Directing/ Controlling

Chapter 7Pg’s 172-173  Lead With Love By Gerry Czarnecki  

No leader should assume issuing instructions will accomplish the goal. There must always be a way for the organization’s members to be directed. The traditional model calls for a “boss” who “tells” the staff what to do and engages in activities that assure the staff does the job. Some leaders will do this themselves; in other cases, they will have associates who do it for them. In the “self-directed” model, the staff or the unit will assume the responsibility to direct their own activities. For many years, management theories have suggested that self-directed teams are even more effective than the “one boss” model. Indeed, it is clear that if the team members are sufficiently motivated and disciplined to self-direct, then that approach will be remarkably effective and efficient, as well as satisfying for the staff. If the team does not come together, or if members do not have the commitment to achieve results, then that process will not be effective.

Whatever model for direction used, there must be some means by which the leader can track the staff’s ability to stay focused on the results required. Simply assigning tasks and walking away will eventually lead to inadequate performance. The leader can plan, organize, and direct effectively and still fail. For organizations to achieve the desired results, the leader must have a system of controls in place to monitor the staff’s ongoing performance. Even the most automated process requires a mechanism to assure the mechanical processes stay in control.

 Deming and Joseph Juran changed the course of Japanese (and U.S.) history when they convinced Japanese businesses that the way to achieve success was to institute statistical process controls on the manufacturing processes. These controls assured that when the process was “out of control limits” the leader would know immediately. #is knowledge would put the leader in a position to make the appropriate adjustments to assure the output would be within the appropriate tolerances. The same must apply for every leader’s organization. The leader must have process controls.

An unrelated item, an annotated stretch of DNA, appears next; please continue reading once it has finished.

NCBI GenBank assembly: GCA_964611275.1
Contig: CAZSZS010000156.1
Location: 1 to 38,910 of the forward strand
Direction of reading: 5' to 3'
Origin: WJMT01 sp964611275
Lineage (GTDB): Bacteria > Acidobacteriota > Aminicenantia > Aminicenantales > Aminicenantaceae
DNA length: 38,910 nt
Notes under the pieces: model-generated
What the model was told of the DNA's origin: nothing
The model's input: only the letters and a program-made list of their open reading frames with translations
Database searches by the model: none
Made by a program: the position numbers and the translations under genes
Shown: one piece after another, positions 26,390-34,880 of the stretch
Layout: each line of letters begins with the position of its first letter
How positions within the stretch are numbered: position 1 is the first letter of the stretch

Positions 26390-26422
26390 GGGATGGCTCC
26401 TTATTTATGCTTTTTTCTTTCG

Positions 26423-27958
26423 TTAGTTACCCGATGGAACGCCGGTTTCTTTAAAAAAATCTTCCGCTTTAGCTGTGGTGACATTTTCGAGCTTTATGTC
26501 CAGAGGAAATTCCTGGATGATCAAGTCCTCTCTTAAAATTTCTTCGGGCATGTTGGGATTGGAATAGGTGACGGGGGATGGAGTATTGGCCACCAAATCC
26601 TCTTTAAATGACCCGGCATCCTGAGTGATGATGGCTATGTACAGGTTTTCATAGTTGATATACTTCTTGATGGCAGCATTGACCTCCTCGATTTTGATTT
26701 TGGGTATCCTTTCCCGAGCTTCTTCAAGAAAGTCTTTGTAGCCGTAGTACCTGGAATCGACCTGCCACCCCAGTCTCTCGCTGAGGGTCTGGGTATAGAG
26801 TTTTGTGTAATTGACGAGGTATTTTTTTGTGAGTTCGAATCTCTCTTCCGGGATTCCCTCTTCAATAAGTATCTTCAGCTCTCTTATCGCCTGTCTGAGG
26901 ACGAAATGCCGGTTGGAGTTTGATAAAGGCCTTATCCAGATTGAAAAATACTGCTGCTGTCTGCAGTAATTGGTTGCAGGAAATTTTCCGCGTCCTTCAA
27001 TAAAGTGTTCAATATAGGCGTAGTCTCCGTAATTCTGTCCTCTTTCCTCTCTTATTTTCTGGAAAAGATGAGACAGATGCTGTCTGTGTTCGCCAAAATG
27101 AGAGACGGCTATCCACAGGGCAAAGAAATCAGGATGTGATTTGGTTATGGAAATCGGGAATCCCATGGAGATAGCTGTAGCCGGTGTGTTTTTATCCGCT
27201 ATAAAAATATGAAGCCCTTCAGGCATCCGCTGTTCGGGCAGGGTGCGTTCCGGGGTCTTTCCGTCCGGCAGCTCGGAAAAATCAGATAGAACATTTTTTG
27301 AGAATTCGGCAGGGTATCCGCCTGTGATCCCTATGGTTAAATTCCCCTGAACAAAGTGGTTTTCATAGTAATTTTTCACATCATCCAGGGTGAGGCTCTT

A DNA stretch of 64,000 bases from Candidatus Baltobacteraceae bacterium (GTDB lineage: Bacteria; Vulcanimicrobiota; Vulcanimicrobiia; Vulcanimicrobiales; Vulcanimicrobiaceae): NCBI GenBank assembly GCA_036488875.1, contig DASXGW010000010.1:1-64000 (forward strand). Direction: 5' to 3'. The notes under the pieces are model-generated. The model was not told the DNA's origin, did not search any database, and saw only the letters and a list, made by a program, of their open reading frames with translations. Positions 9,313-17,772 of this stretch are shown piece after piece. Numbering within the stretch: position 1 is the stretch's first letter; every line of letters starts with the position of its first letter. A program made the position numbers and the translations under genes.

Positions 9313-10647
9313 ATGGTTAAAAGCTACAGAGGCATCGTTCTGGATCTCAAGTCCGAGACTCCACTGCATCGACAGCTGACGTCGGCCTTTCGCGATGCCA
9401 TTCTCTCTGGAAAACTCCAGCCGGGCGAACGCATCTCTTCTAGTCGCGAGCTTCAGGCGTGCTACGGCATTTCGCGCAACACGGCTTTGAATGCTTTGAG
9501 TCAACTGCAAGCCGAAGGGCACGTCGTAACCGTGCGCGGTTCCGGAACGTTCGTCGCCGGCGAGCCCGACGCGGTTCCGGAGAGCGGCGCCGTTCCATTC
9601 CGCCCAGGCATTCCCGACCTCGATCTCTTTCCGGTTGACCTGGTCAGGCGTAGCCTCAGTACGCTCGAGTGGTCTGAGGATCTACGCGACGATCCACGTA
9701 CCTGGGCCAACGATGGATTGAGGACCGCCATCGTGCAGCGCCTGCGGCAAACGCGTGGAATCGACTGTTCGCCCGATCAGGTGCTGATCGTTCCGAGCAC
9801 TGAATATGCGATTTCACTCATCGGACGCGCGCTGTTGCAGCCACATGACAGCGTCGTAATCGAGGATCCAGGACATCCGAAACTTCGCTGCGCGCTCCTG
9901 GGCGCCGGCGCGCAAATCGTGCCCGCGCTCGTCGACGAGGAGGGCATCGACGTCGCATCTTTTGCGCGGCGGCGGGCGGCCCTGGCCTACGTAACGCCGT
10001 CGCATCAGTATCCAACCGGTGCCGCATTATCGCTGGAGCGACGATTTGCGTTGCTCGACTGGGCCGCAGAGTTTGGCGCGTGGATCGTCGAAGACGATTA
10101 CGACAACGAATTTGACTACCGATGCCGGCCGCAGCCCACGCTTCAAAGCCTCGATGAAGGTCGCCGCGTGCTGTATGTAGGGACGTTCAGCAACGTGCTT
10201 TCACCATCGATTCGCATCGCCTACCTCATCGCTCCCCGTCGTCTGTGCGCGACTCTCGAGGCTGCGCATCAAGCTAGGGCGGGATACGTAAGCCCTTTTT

These controls can be as simple as a daily report of the quantity of outputs completed or as complex as a detailed “dashboard” measuring all relevant parameters influencing the results. Whatever the mechanism, the leader must know how the organization is performing, and must know it soon enough to make “mid-course” adjustments. Waiting until the end of the time required to complete a project or achieve a goal is unacceptable. There must be intermediate measures available so the leader knows how the organization is progressing. Without these checkpoints along the way, the probability of success is slim. Once again, delegation without control is abrogation.


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